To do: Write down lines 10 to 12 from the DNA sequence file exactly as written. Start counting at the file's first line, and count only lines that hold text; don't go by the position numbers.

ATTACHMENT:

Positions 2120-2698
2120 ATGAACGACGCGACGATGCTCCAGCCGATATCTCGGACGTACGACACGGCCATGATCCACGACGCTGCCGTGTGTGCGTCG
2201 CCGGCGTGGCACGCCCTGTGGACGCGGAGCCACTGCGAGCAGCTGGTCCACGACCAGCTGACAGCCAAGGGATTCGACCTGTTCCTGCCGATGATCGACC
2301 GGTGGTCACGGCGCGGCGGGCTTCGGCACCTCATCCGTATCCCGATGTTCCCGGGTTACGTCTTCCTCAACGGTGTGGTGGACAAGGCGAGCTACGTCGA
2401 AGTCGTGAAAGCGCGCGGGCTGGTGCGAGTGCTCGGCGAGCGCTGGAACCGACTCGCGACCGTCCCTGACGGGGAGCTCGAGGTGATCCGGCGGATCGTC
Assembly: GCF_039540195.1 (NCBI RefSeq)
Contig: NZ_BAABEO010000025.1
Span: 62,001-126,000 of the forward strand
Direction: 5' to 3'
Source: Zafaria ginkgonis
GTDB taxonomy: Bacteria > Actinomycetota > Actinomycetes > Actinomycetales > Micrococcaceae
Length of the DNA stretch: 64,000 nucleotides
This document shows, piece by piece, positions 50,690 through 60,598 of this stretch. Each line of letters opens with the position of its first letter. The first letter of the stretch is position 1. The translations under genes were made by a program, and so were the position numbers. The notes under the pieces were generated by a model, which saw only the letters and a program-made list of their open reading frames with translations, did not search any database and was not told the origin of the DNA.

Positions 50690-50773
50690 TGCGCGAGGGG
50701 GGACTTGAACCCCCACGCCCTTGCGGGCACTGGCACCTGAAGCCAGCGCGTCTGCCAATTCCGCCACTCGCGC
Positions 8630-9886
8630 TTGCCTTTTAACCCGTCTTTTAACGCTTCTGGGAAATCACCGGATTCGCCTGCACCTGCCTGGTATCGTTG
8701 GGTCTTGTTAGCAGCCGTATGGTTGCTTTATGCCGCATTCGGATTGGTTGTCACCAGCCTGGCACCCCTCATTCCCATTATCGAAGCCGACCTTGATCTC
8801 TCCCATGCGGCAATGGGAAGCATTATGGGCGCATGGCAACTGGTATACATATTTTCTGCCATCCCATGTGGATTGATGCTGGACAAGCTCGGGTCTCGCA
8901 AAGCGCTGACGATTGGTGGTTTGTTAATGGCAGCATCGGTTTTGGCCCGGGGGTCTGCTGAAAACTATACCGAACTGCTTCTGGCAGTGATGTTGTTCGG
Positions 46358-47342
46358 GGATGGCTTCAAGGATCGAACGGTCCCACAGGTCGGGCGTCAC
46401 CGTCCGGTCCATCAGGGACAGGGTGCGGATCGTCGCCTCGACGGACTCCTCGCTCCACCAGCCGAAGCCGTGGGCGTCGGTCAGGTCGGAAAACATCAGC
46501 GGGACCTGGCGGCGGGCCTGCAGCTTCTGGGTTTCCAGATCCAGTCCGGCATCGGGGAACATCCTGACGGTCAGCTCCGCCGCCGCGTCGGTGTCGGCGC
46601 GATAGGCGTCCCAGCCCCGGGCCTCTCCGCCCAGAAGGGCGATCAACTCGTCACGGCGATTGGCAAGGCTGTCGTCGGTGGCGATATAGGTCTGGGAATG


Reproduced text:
Source: Zafaria ginkgonis
GTDB taxonomy: Bacteria > Actinomycetota > Actinomycetes > Actinomycetales > Micrococcaceae
Length of the DNA stretch: 64,000 nucleotides